Who’s the boss in underwriting?

Most Popular Income Type in the US

In the world of underwriting the self-employed borrower gets a ton of attention.  If you ask for underwriting training, in most cases the majority of the time will be spent going over tax returns, 1088 forms, distributions, and cash flow analysis.  The complexity of the income calculations can get people very worked up in trying to understand how much this person actually makes.  I get it, it can be complex.  But in actuality the self-employed borrower is not the boss, far from it.  The lowly 1040 individual is the big dog on the block.


That’s right.  There are roughly four times more 1040 filed than all of the self-employed tax returns combined.  If you compare that to the population of the United States that equates to the COMBINED population of all the states shown in the graphic above.  That accounts for about 156 million of the 253 million total tax returns.

So if you are going to see a majority of your loans with employed borrowers it would see reasonable to make sure that when you have underwriting income training with more examples of employed borrowers.  Examples like commissioned borrowers, tip income borrowers, variable hour borrowers, nursing income borrowers, and the famous “skilled trade” union worker who will provide you with five to eight W-2’s and three “year to date” pay stubs to determine the income.

Toughest group to underwrite

Did you know that 53 million tax returns are filed jointly?  This works out to about 20% of all tax returns.  The joint tax return can be a real pain point for the underwriter.  Especially when you have a married borrower who has passive income.  Examples include dividend, interest, note income, and social security just to name a few. The trouble with the 1040 and the joint tax you can’t get income if you are looking at the tax return alone.  Some loan officers just submit tax returns and ask you to “pull “additional income from the 1040 form with no additional information.  These types of borrower income always need a supporting documentation and with 20% of the population (53 Million Tax Returns) this can cause big slowdowns in the review process.  This can be a real issue if you are using tax transcripts or OCR on the tax returns.  These solutions don’t work in these situations.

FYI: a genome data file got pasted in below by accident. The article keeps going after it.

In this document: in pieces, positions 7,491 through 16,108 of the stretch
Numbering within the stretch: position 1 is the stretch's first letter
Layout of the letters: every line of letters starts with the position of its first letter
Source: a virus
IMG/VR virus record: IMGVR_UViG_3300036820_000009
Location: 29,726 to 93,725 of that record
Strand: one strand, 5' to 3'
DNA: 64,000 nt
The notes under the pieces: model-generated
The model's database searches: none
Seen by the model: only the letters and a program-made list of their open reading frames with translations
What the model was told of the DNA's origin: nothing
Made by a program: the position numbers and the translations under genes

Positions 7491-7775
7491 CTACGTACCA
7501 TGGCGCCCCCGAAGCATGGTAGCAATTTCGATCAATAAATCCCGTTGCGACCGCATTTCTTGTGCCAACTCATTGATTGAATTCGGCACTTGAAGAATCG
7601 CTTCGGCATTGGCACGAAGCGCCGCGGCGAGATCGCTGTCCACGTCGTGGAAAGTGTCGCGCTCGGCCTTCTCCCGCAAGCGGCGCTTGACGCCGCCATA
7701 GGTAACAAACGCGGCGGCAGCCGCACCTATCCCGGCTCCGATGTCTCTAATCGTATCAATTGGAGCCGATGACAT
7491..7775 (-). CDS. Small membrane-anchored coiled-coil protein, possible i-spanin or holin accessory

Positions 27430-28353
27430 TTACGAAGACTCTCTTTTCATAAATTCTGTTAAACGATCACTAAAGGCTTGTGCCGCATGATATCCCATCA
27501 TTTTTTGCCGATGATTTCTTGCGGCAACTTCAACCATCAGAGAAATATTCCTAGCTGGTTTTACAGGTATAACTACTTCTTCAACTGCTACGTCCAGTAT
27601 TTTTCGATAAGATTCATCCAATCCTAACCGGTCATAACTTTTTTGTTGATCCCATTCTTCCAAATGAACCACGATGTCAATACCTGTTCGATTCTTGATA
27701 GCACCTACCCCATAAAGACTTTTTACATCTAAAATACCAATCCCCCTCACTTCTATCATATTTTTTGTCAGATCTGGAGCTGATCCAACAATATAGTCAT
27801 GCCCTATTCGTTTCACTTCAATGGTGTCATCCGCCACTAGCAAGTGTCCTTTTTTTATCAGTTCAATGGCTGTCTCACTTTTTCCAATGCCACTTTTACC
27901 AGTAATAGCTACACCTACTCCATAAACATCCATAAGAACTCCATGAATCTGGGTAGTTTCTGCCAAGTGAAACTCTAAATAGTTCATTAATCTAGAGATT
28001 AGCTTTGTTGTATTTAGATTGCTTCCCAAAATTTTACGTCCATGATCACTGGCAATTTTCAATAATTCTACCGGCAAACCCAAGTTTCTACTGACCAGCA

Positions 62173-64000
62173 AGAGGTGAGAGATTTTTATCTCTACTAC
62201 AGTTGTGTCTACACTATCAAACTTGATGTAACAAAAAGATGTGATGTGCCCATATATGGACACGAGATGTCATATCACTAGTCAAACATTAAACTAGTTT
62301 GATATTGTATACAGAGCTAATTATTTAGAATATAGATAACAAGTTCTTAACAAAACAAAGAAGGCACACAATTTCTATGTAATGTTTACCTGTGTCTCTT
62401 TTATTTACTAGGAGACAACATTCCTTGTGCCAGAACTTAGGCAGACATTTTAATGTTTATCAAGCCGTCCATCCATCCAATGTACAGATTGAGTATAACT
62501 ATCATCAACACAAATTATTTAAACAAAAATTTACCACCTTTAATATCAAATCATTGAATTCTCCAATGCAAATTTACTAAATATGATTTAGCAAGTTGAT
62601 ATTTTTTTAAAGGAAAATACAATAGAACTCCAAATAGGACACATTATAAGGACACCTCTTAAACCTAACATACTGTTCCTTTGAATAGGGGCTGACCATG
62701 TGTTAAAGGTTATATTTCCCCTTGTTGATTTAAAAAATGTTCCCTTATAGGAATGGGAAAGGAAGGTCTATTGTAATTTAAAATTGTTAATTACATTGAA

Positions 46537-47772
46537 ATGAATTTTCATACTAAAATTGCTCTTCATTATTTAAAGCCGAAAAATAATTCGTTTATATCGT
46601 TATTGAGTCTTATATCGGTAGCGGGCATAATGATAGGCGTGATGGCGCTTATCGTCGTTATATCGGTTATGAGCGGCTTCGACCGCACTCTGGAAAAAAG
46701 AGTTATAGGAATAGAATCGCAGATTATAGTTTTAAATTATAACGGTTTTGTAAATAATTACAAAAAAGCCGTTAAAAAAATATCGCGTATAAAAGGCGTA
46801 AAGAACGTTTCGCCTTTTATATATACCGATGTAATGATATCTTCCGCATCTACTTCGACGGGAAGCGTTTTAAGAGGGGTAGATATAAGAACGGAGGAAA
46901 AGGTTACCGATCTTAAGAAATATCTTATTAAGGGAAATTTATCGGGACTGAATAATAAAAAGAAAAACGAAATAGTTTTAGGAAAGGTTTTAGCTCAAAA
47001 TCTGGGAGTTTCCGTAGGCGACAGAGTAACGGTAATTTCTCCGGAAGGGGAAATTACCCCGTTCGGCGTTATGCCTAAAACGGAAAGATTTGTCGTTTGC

Corporations are on the the decline

The traditional corporation is on the decline and has been since the 1980s.  Forbes shows the decline of C-coprs on a steady decline, but why?

The reasons for this has a number of speculative causes varying from the corporate tax rate, statutory and effective rates.  But from the underwriting perspective, expect to see fewer and fewer of these returns going forward.  Thus C-corps does not get the title of King.

Who is on the rise?

Not all things are shrinking in corporate america.  The sole proprietor is on the rise.  Over the last 30 years the number of sole proprietors has doubled.  As of 2013 there were roughly 24 million Schedule C businesses filing tax returns.  The bad news is the average income of the sole proprietor has declined by half.  Despite this reduction the quantity of Schedule C tax returns is on the rise, so expect to see more and more of these in underwriting.

Where is all the money going?

Pass through businesses now account for 64% of total business net income and employ more than half the private sector in the United States.  Pass through business are sole proprietorship, partnerships, and S corporations.  These pass through businesses tax return data shows they now make more net income than their C corporation brothers.  The gap continues to widen between C corps and pass through businesses.